Researchers think some ways metformin potentially slows aging include the following:
- Regulating metabolism and insulin sensitivity: Metformin activates the enzyme AMP-kinase, an energy sensor and regulator of glucose, fat, and protein metabolism. AMP-kinase alters liver glucose production to restore energy balance, improve insulin signaling and sensitivity, and encourage greater uptake of glucose in skeletal muscle. The root of many age-related disorders is inflammation, which is associated with glucose dysregulation and insulin resistance. [1, 2]
- Protecting against protein damage: Many age-related neurodegenerative diseases (Parkinson’s and Alzheimer’s) are associated with the build-up of damaged proteins. In mouse models, metformin appears to prevent protein damage. 
- Mediating inflammation: Metformin’s effect on inflammation is two-fold: it reduces pro-inflammatory and increases anti-inflammatory molecules. Moreover, metformin indirectly influences inflammation through its impact on body composition and insulin. [1, 2]
- Reducing oxidative damage: Chronic high blood sugar levels contribute to oxidative stress, which damages cells. Metformin may provide an antioxidative effect, but the exact mechanism has yet to be determined. 
- Slowing cellular senescence: Cellular senescence (when cells stop dividing and functioning correctly) contributes to the onset of age-related diseases. In cell studies, metformin delays cellular senescence, reducing the impact of senescent (“dead”) cells on aging.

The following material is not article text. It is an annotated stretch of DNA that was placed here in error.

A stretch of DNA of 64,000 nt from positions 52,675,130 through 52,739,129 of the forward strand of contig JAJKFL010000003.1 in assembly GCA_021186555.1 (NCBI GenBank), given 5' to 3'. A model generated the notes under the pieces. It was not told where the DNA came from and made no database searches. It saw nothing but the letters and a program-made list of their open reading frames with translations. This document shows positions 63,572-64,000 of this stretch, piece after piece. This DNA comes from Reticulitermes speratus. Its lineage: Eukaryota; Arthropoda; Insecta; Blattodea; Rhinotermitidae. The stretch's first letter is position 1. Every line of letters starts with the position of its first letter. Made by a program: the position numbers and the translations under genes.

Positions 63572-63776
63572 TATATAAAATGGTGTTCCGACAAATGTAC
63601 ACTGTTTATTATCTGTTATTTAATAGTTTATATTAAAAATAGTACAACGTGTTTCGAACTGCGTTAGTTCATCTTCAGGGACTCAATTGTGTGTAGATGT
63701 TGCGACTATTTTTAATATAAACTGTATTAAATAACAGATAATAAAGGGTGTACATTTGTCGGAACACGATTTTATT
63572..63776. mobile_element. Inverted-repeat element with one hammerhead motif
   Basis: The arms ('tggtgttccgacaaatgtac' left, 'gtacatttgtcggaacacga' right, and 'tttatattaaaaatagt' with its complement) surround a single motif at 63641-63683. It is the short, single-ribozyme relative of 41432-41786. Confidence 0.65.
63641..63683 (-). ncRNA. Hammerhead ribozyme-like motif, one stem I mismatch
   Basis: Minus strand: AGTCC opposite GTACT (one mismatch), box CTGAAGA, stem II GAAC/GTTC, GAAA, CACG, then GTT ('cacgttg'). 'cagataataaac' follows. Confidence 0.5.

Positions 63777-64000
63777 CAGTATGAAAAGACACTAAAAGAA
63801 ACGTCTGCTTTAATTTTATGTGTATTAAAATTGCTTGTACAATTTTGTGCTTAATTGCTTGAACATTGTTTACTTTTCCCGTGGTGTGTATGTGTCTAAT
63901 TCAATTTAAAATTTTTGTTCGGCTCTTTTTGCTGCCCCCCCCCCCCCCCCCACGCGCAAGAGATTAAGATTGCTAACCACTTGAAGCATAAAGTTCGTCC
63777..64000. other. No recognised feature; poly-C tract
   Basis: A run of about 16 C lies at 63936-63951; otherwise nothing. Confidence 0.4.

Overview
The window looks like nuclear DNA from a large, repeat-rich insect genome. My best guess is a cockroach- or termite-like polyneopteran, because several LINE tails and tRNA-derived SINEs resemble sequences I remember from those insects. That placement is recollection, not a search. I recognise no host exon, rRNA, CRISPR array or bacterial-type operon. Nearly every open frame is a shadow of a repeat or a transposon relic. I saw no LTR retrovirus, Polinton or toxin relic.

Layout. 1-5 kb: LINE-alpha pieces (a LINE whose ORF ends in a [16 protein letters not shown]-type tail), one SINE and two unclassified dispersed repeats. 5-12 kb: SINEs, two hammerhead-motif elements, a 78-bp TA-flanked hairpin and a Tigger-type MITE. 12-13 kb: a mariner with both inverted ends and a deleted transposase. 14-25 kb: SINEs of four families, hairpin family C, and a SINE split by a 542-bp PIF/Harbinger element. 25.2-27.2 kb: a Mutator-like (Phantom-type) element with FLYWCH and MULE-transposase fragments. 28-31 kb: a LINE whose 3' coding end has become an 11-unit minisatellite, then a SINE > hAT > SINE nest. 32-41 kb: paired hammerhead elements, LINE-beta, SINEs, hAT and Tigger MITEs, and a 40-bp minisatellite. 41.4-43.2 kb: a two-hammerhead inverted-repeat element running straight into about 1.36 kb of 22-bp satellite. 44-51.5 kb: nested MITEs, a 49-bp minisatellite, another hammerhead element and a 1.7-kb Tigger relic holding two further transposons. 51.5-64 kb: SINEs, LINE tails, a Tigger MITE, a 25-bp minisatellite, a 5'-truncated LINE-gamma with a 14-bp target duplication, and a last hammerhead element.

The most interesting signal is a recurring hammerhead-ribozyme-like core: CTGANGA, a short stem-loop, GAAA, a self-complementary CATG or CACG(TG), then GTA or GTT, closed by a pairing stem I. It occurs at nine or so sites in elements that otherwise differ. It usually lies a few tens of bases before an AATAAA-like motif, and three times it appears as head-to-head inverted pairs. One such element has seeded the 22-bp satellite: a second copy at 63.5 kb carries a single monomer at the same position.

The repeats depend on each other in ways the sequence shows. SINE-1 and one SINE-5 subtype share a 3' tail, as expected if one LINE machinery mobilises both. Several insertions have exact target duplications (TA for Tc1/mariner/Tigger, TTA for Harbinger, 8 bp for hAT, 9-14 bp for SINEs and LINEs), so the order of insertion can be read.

- Promoting positive stress: Some stress is actually beneficial for the body. Metformin may promote hormesis, the adaptive response of the cell to stress. Adapting to stress can benefit health, and hormesis is vital to normal physiological functioning. Hormesis can also occur in response to exercise or dietary restrictions. [9, 10]
- Encouraging cellular autophagy and apoptosis: Metformin may stimulate autophagy (the removal of damaged proteins and cells), potentially slowing aging. 
» Learn more about science behind supplements to slow aging
Dr. Nir Barzaili on genetics and lifestyle factors of centenarians
Through ongoing research, longevity scientists hope to understand how best to target aging to extend lifespan and improve healthspan. In particular, the ongoing TAME study by Dr. Nir Barzaili is evaluating the effect of metformin on aging in individuals without diabetes.
Can people without type 2 diabetes use metformin?
The Food and Drug Administration (FDA) approved metformin for off-label use, so technically people without type 2 diabetes can use this drug. However, a prescription from a physician is required to obtain metformin.
As mentioned earlier, researchers have discovered a lower risk of all-cause mortality in diabetes patients on metformin compared to those without diabetes. Similarly, a matched study between people with and without diabetes found increased survival rates in those with diabetes using metformin. And people on metformin had longer survival than those taking other diabetes medications. [7, 11]